Alexander-Zeev Guiora, professor emeritus of Linguistics, Psychiatry, and Psychology, passed away on October 28, 2015
Alexander-Zeev Guiora's research interests included psycholinguistics, specifically the psychology of language behavior, a systematic inquiry into the relationship between developmental templates such as, empathy, language ego, gender identity, and time perception on the one hand and language behavior, such as pronunciation in second language and obligatory structures in native language on the other.
The U-M Department of Linguistics mourns the passing of Alexander Guiora. The following remembrance was published in volume 66 of Language Learning, A Journal of Research in Language Studies.
A native of Hungary, Professor Guiora took undergraduate studies at Peter Pazmany University in Budapest before entering the Université de Paris, Sorbonne, where he received his Ph.D. degree in 1951.
From 1951 to 1958, Professor Guiora served in the Israeli Defense Forces, first as clinical psychologist at a military hospital, and then as chief clinical psychologist in the Surgeon General’s Office. In 1958, he was appointed chief psychologist at the Bat Yam State Hospital in Israel, in 1960 senior psychologist at the Israeli Federation of Labor Mental Health Clinic, and in 1963 clinical psychologist at the Stockton California State Hospital.
In 1964, Professor Guiora joined The University of Michigan as assistant professor of psychology in the Departments of Psychiatry and Psychology; in 1965, he was promoted to associate professor and in 1970 to professor. In 1979, in recognition of his contributions to psycholinguistics, Professor Guiora was appointed professor of linguistics. On his retirement in 1985, he was appointed Professor Emeritus of Psychiatry, Psychology, and Linguistics. He subsequently joined the University of Haifa as Professor of Psychology, a position he retained in emeritus status through to the early 2000s while also serving in the mid-1990s as President of the then newly-founded College of Yezreel in Israel.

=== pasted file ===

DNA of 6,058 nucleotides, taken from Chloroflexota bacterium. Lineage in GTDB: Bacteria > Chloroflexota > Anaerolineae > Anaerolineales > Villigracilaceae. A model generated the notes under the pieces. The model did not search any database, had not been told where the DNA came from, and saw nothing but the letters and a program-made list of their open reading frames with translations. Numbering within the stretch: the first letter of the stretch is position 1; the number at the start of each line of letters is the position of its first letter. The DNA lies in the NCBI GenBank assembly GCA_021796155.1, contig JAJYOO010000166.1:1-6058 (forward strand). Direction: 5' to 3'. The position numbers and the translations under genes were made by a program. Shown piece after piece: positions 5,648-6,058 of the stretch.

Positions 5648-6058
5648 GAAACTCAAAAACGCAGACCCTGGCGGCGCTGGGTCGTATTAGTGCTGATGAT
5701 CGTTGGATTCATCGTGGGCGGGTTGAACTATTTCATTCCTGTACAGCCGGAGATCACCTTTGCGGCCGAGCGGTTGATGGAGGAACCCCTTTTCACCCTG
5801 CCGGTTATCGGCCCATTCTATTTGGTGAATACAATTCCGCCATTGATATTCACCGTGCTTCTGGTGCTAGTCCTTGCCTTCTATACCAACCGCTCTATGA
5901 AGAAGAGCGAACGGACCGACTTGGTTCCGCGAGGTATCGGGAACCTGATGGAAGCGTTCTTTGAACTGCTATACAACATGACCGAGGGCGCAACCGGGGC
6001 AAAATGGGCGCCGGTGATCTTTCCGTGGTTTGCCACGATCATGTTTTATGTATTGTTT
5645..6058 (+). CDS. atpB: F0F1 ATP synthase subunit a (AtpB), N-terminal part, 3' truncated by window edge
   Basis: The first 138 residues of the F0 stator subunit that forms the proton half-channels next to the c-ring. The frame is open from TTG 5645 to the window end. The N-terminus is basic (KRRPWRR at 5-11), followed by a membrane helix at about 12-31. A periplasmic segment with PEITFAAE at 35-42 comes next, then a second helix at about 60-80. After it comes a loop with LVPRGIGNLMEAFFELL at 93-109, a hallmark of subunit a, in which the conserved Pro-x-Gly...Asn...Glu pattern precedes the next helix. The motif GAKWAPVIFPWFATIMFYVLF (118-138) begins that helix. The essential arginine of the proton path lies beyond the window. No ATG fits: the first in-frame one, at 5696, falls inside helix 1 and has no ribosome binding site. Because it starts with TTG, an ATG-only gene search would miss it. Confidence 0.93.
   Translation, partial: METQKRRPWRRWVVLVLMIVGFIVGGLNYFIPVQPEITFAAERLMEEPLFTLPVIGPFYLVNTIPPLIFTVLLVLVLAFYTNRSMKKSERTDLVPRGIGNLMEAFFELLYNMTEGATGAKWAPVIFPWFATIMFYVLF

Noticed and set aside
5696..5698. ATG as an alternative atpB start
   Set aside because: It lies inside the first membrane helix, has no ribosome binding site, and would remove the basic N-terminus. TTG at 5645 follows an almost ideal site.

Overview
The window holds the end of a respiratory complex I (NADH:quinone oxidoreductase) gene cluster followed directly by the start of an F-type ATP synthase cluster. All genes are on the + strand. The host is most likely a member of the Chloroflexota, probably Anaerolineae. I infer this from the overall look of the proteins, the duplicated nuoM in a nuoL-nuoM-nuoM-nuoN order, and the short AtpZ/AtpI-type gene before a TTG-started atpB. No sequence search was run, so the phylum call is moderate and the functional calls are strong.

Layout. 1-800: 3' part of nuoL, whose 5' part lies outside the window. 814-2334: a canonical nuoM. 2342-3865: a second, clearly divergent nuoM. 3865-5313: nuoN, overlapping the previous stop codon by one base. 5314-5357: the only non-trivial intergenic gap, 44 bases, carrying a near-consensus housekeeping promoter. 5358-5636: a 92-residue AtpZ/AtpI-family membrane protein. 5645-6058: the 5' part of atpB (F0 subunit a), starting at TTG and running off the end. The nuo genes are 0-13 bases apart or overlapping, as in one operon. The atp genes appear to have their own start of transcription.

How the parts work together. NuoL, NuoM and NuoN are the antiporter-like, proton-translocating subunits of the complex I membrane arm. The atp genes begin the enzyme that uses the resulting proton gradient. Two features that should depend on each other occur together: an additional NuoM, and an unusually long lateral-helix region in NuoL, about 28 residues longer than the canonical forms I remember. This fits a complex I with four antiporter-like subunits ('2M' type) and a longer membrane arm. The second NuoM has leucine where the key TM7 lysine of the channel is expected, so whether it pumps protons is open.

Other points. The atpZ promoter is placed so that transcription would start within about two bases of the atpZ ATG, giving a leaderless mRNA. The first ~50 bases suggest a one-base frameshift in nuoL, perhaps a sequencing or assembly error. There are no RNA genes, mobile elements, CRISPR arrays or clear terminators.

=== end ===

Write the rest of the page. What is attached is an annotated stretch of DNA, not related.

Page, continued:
Professor Guiora’s major research focus was language behavior and the relationships between language, cognition, personality, empathy, and identity. His research on the effects of alcohol on lowering inhibition and improving second-language pronunciation was widely cited for decades: Guiora, A.Z., Beit-Hallahmi, B., Brannon, R.C.L., Dull, C.Y. & Scovel, T. (1972). The effects of experimentally induced change in ego states on pronunciation ability in a second language: An exploratory study. Comprehensive Psychiatry, 13 (5), 1972.
Professor Guiora served the journal Language Learning for more than 28 years, first as editor and then as general editor and executive director. When he became editor in 1978, the journal was behind schedule and in financial disarray, despite its established reputation dating back to 1948. He turned it around, making it financially sound, well managed, and professionally edited.
Professor Guiora was a man of principle, of passion, and of action in pursuit of the twin aims of scholarship — the generation and dissemination of knowledge. Under his leadership, Language Learning increased from a biannual journal to a quarterly; the number of pages printed each year increased fivefold. Next was added an annual monograph, a series of selected articles, and then a Cognitive NeuroScience of Language Learningseries. According to Google Scholar Metrics, Language Learning currently ranks 1st among journals in Foreign Language Learning, 2nd among Language and Linguistics, and 3rd among all journals in Humanities, Literature and Arts.
He led us forward too as a learned society to provide direct support for research and scholarship through establishing, from 1999 to 2001, six programs of financial grants (which continue annually and are described each September in Issue 3 of Language Learning):
The Language Learning Visiting Assistant Research Professorship at the University of Michigan
The Language Learning Scholar-in-Residence Program
The Small Grants Research Program
The Dissertation Grants Program
The Roundtable Conference Program
The Language Learning Roundtable Conference on the Neuroscience of Language
Professor Guiora worked tirelessly over the years to make Language Learning what it is today.
Photo: Professor Guiora celebrating the Jubilee of Language Learning, Ann Arbor, 1998. Image courtesy of Language Learning.